He looked gorgeous.
Her muscles liquefied. So not what she wanted when she was trying to shift a desk heavier than Stonehenge’s largest rock.
‘What are you trying to do?’ he asked when she failed to respond to his first question.
‘What does it look like I’m trying to do?’ she answered heatedly. ‘I’m moving this desk.’
His eyebrows shot up. ‘It looks heavy.’
‘Clearly.’ She straightened and glared at him. ‘And you’re in the way.’
She didn’t want him here at all—not looking like that. And looking at her like that.
It wasn’t fair.
‘How do you think you’re going to get it through the door?’ He didn’t budge as she fruitlessly tried to move the behemoth another few inches. ‘Ask me for help.’
For a split second she gaped. Then she snapped her jaw shut and stood upright to glare at him. ‘No.’
He stepped into the room and kicked the door shut behind him. Folding his arms across his chest, he mirrored her defiance.
‘Ask me,’ he dared, glaring back at her.
Something shifted deep within her when she saw that flickering expression in his eyes. Something she really didn’t want to shift. He couldn’t break down her resistance with just that look.
‘I don’t need to move it tonight,’ she murmured weakly.
He leaned forward, planting both hands on the desk that stood between them. ‘I need to know I can help you,’ he said huskily, still pinning her in place with that unwavering, intense gaze. ‘That you feel you can count on me. That I’ll be there for you.’
Bella breathed gently, trying to stave off the emotion swirling too close to her surface. He still didn’t get it, did he?
‘I don’t want to have to count on you,’ she said. ‘I don’t want to use you in that way.’
She didn’t want him to ‘rescue’ her. She didn’t want to be any kind of ‘duty’ to him. She tore her gaze away, frowning down at the desk.
‘It’s not using me.’ His spread hands snapped into fists, his knuckles whitening. ‘I ache for you to need me. Because I need you.’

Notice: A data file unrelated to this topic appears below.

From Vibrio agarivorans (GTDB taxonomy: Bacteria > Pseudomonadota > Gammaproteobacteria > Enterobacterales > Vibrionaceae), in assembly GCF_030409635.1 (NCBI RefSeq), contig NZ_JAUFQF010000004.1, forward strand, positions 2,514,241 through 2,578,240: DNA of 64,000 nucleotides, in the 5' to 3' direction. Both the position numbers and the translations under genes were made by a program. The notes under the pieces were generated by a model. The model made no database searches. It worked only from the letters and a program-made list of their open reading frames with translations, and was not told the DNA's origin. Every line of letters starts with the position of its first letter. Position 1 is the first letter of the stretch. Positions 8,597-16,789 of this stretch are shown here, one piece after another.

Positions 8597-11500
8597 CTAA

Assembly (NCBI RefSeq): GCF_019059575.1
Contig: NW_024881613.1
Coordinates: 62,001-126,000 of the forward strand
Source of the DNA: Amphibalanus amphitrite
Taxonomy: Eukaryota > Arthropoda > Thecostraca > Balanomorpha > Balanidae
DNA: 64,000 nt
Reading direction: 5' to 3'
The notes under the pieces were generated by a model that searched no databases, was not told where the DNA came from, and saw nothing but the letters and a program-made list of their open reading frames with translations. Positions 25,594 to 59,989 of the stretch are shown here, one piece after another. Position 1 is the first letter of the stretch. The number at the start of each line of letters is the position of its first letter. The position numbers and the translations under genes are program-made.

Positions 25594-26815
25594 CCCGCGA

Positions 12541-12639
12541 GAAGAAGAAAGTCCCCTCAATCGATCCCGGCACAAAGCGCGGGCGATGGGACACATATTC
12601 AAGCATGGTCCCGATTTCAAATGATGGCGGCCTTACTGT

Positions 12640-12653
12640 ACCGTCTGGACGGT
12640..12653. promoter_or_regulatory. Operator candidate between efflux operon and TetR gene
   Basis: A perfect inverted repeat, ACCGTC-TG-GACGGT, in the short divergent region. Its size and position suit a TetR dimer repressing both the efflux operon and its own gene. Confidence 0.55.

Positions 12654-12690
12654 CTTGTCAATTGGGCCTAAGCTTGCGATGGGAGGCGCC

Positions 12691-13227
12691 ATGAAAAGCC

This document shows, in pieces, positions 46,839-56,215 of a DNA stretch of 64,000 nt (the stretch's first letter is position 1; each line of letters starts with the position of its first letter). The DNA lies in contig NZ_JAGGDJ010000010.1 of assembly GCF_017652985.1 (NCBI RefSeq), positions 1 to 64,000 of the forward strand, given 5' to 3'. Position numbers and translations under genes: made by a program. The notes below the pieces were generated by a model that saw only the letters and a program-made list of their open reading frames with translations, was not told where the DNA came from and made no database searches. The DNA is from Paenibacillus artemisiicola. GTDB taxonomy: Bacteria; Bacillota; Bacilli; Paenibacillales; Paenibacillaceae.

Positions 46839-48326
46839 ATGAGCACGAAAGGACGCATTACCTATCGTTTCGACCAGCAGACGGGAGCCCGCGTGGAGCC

Stunned, she glanced back up to his face.
‘It’s okay to ask for help and it’s okay to want to be loved,’ he argued roughly. ‘That desire doesn’t weaken you in any way.’
‘Have you been reading self-help memes on the Internet?’ she croaked.
‘Stop trying to push me away. I’m not going anywhere.’ An expression crossed his face—one she hadn’t seen in him before. ‘I’ve spent the last two days racking my brains trying to come up with some elaborate way in which I can convince you. Considering what happened at the ball I figured a grand public gesture wasn’t it. In the end I decided it comes down to just you and me. No audience. No performance. Just truth.’
At that vulnerable intensity in his eyes, her grip on her emotions slipped. Anguished, she broke. ‘What do you want from me?’
‘Everything,’ he whispered. ‘I want everything from you. Everything with you.’
‘No, you don’t.’ She shook her head, haunted by all the constraints on them. ‘Kings have flings with dancers. They date them. They don’t—’ She broke off, embarrassed at where she’d been heading. At her presumption.
‘Don’t what—’ he smiled a little crookedly ‘—marry them?’ He waggled his eyebrows. ‘Isn’t it a good thing I’m not a king?’
‘You know what I mean,’ she mumbled, mortified and unable to think further than her next breath. ‘And you’re a king in every other way.’
‘You think I wouldn’t marry you?’
‘I think you can’t.’ She burned. He couldn’t possibly be serious.
‘Have you been reading the papers?’ His gaze narrowed. ‘You know what they say isn’t true.’
‘I haven’t been reading them,’ she answered his lecturing tone scornfully. ‘I’m not stupid. I never read them. I don’t need to read them to know what they say.’
And from his one comment she was glad she hadn’t. It had taken sheer willpower and strategic unplugging of the Internet to resist the temptation. But she’d done it. She’d made herself focus on nothing but the club these last two days. She’d caught up on her accounts, her business studies and she’d paced for hours, alone and inconsolable. ‘I’m not suitable for you.’